The team fingered a molecule that may help cause the blockade: norepinephrine, a neurohormone whose levels fall during sleep and rise with waking. When the team boosted the norepinephrine level in anesthetized birds, the RA responses dropped. Margoliash notes that other as yet untested signaling molecules, such as dopamine, may contribute to the effect as well.

To Margoliash, the wide-open communication between HVc and RA during sleep suggests that that's when the birds learn to refine their songs. He speculates that even though a sleeping bird doesn't normally hear its own song, as the birds did in the experiment, its HVc neurons might spontaneously fire in the same pattern that is induced by the song while the bird is awake. That information would pass freely to RA neurons, which could use it to fine-tune the commands they give to the singing muscles the next time the bird sings. His team, he says, is now studying HVc firing patterns during sleep to see whether they do mimic the song response in awake birds.

Without such evidence, Mooney argues, the wide-open circuitry during sleep may be a “red herring,” the result of the fact that the brain has little else to attend to. What makes the new work “profoundly important” in his view are the results obtained with birds that are awake, in which, he points out, RA's response to the HVc activity elicited by the song recordings is “throttled down,” but “not shut down entirely.” That “in-between state,” he says, makes the circuits sensitive to modulating influences such as attention, which could regulate the information channels to control when song learning can occur.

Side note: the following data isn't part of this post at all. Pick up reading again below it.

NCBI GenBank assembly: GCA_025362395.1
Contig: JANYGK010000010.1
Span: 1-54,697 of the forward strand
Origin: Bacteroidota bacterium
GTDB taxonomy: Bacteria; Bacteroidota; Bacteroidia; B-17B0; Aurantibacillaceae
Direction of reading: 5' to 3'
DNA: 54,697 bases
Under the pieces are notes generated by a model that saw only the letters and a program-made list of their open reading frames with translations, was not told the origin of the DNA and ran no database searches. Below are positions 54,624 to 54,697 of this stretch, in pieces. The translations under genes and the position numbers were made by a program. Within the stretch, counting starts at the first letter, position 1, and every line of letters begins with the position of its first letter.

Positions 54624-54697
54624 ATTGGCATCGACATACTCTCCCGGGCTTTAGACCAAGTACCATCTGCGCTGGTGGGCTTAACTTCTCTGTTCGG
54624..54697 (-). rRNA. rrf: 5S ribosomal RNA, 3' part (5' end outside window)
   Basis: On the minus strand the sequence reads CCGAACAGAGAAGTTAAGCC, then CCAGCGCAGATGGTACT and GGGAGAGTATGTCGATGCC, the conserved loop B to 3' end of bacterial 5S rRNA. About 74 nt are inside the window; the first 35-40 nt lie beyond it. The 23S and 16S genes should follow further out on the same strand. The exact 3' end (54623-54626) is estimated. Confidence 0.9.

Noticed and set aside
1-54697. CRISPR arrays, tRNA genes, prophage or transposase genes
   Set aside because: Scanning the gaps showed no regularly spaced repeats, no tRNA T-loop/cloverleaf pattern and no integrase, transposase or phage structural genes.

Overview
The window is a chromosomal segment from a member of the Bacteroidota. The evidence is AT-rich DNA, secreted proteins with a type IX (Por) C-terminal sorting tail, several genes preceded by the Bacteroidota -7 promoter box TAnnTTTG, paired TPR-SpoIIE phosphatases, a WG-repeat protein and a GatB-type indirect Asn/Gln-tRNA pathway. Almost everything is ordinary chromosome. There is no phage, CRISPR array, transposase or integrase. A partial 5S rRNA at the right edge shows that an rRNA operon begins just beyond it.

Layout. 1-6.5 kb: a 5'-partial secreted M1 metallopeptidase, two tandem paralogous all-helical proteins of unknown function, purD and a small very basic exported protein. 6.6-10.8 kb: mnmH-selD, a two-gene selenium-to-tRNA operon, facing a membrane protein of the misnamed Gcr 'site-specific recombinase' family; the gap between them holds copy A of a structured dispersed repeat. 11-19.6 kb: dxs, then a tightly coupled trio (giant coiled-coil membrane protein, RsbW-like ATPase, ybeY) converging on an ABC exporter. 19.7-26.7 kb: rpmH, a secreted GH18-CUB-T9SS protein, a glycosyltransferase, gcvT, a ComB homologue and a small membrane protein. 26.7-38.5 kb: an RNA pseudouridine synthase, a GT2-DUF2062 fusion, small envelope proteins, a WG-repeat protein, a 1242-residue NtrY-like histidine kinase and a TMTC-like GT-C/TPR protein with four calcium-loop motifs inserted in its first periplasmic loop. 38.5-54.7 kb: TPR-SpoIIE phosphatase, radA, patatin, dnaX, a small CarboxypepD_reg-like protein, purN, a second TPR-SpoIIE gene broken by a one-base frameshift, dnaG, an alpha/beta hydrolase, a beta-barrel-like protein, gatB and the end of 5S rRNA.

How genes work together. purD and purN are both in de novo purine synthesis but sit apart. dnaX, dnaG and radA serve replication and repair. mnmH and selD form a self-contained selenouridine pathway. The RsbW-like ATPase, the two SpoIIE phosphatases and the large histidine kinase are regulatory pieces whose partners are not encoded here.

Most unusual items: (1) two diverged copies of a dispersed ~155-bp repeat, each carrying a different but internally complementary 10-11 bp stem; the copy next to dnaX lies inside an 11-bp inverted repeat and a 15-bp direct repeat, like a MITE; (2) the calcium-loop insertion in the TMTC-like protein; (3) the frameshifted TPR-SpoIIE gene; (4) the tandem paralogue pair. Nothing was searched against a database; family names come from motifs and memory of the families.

Mooney finds the results tantalizing for another reason as well. They may provide a clue to a well-known human phenomenon: the loss of ability to learn new languages fluently at puberty. At puberty, bird songs become less responsive to auditory feedback. Mooney notes that sex hormones affect the turnover rates of norepinephrine in ways that could locally increase its levels, and he speculates that increases of sex hormones at puberty could reduce the bird's ability to self-correct its song. If so, he adds, it would “not be a big leap” to consider that a similar mechanism may be responsible for the problems humans have learning to speak a language like a native after puberty.

Those ideas remain to be tested, but to Nottebohm, that's another benefit of the new results. “What opportunities for future work,” he enthuses. Indeed, just as the tenor and the zebra finch use feedback to fine-tune their songs, song researchers will likely be tweaking their hypotheses in response to these results and the new experiments they are bound to inspire.